Ron Eck, at the viewing, told me his father was working on compiling a book of begats through every century in the six thousand years since we’d sprung from dust, all of us cousins descended from a pair of parents. He said there were two thousand generations, and his father had a hundred exactly spread across rolls of butcher paper, working his way back to the Bible’s recorded begats, preparing to fit them to that roll call like two ends of a pipe meeting each other after circling the earth. Like how, instead of finishing geometry homework one weekend, I’d calculated Pi to one hundred places on paper taped together for a panorama of diminishing numbers, using up so many hours on proving or disproving the infinite that I had a headache for three days from pounding my head against the mathematics of chance.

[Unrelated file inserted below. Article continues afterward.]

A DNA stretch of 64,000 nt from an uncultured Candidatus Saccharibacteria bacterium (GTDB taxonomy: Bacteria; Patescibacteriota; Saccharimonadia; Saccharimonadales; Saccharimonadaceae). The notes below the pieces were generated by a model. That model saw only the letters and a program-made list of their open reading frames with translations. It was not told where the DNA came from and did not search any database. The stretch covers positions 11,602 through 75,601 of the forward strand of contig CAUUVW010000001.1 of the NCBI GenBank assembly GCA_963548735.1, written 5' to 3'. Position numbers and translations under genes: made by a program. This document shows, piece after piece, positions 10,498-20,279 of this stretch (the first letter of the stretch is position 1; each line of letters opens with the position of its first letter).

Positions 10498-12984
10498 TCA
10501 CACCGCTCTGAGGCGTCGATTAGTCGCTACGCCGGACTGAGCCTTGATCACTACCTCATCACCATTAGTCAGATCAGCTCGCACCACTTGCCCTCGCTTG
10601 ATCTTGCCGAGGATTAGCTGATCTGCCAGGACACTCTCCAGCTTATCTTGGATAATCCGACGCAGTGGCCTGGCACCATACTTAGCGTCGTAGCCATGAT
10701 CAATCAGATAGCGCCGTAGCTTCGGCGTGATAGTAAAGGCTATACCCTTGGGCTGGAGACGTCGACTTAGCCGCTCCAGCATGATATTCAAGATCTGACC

The night before my grandmother’s funeral, Becky Flynn, a few months older than I was, had a driver’s license and her father’s car. She flicked the headlights on, then off, sending some signal into the game lands where she’d parked, creating, before I opened her blouse, the evening and the morning of the first day, telling me we were alone as Adam and Eve, reciting the passages about births from clay and rib, God’s recipes so simple, yet perfect, flicking the lights again as if she wanted God’s finger pointing at us as I found her breasts in the dark, secretive as our newly created parents. I was so in love with the knowledge of her body, I said “yes” to whatever she believed about dirt and bones